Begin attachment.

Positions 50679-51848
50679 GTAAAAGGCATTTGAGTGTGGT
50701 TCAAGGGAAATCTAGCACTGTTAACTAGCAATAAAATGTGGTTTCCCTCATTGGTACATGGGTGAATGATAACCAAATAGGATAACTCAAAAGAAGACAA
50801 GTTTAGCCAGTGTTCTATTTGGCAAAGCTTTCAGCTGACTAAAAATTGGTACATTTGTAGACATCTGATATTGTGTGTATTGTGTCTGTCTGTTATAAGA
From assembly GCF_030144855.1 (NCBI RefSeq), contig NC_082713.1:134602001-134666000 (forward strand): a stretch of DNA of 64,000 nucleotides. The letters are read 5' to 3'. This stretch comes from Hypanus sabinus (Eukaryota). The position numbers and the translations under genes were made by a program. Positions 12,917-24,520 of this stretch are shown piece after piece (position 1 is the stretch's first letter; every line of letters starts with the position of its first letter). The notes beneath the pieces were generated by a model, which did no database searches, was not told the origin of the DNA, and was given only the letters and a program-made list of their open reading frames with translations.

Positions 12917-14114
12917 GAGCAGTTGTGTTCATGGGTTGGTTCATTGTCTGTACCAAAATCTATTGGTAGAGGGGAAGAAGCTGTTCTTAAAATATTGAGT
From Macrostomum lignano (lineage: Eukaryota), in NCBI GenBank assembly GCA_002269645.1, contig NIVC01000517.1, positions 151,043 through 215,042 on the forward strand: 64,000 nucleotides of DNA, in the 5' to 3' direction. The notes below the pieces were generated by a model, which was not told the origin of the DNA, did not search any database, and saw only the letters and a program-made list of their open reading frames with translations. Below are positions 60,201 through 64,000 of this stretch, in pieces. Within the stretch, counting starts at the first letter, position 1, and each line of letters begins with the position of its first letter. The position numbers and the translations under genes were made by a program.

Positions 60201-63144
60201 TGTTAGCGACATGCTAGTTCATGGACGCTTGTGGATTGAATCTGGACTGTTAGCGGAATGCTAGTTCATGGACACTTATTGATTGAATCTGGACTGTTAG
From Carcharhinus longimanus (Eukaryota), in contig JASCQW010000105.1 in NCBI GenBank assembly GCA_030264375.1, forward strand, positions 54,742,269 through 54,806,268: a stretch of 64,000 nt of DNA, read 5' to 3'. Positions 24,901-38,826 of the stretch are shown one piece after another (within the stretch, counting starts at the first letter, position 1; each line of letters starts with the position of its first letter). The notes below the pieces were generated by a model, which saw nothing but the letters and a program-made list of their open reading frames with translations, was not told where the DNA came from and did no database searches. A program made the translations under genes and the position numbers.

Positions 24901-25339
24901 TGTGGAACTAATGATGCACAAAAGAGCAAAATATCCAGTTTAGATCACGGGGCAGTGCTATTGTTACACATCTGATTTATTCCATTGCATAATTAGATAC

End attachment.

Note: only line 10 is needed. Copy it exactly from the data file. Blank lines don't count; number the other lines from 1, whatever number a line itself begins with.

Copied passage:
60201 TGTTAGCGACATGCTAGTTCATGGACGCTTGTGGATTGAATCTGGACTGTTAGCGGAATGCTAGTTCATGGACACTTATTGATTGAATCTGGACTGTTAG